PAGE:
Bottle fed newborn lamb seizure

purplequeenvt

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Check your milk replacer. Are you mixing in the correct proportions, is it warm enough, is too hot, etc... Make sure that is milk protein based and not soy as that can cause stomach upset and they will sometimes not be eager to drink. Check the nipple to make sure the milk isn’t coming out too fast or is plugged.

if you know someone with goats or a Jersey cow, you could try switching him to raw milk instead.

Some lambs just don’t like milk replacer. I had a bottle lamb a couple years ago whose mom and brother died from lambing complications. She lived in the house and slept in my bed for about 2 weeks and every day was a battle to get her to take enough milk. Then we had a ewe give birth to triplets where the only surviving lamb was itty bitty and so weak that she couldn’t walk for over a week. We pulled that tiny lamb from her mom and swapped in my bottle lamb who was thrilled to have a real booby to nurse off of. I had to keep the ewe tied/penned up for almost 2 weeks before she completely accepted her foster lamb, but eventually she did and they were inseparable until weaning time.
 

ashley carro

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Check your milk replacer. Are you mixing in the correct proportions, is it warm enough, is too hot, etc... Make sure that is milk protein based and not soy as that can cause stomach upset and they will sometimes not be eager to drink. Check the nipple to make sure the milk isn’t coming out too fast or is plugged.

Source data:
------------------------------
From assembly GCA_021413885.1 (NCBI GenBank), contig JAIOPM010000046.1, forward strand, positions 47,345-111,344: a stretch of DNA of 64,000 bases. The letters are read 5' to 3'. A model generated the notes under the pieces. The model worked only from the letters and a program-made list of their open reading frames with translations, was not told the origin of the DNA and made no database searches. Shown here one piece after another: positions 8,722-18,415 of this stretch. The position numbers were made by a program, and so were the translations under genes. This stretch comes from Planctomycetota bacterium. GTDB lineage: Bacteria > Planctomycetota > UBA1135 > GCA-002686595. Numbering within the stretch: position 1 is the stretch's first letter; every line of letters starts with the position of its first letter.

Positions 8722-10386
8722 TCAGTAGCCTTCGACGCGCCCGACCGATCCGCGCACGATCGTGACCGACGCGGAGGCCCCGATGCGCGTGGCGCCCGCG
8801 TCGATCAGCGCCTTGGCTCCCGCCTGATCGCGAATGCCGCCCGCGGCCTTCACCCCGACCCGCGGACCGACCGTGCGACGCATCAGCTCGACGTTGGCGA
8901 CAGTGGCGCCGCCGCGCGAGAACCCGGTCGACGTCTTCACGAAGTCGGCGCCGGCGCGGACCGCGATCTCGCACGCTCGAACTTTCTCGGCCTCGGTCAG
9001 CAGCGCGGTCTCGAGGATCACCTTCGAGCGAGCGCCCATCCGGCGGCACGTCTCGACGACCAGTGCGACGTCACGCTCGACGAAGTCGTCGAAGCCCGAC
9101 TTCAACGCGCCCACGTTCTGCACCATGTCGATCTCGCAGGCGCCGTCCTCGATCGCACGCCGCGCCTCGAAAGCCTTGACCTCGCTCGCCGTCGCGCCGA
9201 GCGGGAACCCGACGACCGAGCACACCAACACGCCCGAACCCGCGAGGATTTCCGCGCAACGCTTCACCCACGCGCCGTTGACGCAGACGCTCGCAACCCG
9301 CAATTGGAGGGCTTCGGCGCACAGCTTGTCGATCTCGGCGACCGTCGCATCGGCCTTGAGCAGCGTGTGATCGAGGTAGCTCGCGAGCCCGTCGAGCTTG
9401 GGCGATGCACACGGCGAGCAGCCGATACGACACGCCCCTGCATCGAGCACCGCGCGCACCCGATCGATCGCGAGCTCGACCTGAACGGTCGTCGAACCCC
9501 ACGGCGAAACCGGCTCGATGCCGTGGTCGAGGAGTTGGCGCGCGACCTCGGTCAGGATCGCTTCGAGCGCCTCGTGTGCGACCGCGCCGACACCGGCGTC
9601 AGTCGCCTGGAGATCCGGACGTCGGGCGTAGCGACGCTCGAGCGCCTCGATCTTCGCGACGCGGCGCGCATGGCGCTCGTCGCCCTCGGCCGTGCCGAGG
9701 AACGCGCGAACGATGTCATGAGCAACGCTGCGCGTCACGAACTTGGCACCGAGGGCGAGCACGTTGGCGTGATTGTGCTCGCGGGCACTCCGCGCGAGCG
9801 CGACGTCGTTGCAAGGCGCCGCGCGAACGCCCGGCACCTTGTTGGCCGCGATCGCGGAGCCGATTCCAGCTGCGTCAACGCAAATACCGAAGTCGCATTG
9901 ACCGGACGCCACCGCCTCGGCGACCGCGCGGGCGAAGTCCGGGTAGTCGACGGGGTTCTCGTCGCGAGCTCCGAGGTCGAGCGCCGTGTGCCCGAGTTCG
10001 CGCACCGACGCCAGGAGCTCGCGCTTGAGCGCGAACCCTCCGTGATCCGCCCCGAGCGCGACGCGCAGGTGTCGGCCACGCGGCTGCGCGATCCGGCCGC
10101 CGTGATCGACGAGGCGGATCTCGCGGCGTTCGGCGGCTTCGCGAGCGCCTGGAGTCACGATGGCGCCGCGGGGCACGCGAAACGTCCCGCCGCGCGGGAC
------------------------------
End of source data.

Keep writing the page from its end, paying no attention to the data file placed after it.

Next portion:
if you know someone with goats or a Jersey cow, you could try switching him to raw milk instead.

Some lambs just don’t like milk replacer. I had a bottle lamb a couple years ago whose mom and brother died from lambing complications. She lived in the house and slept in my bed for about 2 weeks and every day was a battle to get her to take enough milk. Then we had a ewe give birth to triplets where the only surviving lamb was itty bitty and so weak that she couldn’t walk for over a week. We pulled that tiny lamb from her mom and swapped in my bottle lamb who was thrilled to have a real booby to nurse off of. I had to keep the ewe tied/penned up for almost 2 weeks before she completely accepted her foster lamb, but eventually she did and they were inseparable until weaning time.
Thank you for brining this up. I have been mixing the milk with Luke warm water not hot.. I’ll start this ASAP. I’ve been feeding him cold milk since day 3 but thinking I should warm it for him and if there’s any left over to throw out instead of putting back in fridge ( cold bottle)
I am attaching a pic of the lamb replacer milk.
After giving him another dose of nutri drench this am he is back to his normal self eating well running around fatigue is gone and appetite is great. So I am thinking vitamin deficiency since nutri drench has worked so well.. The bag of replacer says 8 oz per feeding 3-4 times per day. He’s getting about 16 ounces per day based on weight, from
What I calculated from need equation. Maybe the replacer isn’t enough vitamins / minerals/ sugars? Since he’s on a small quantity?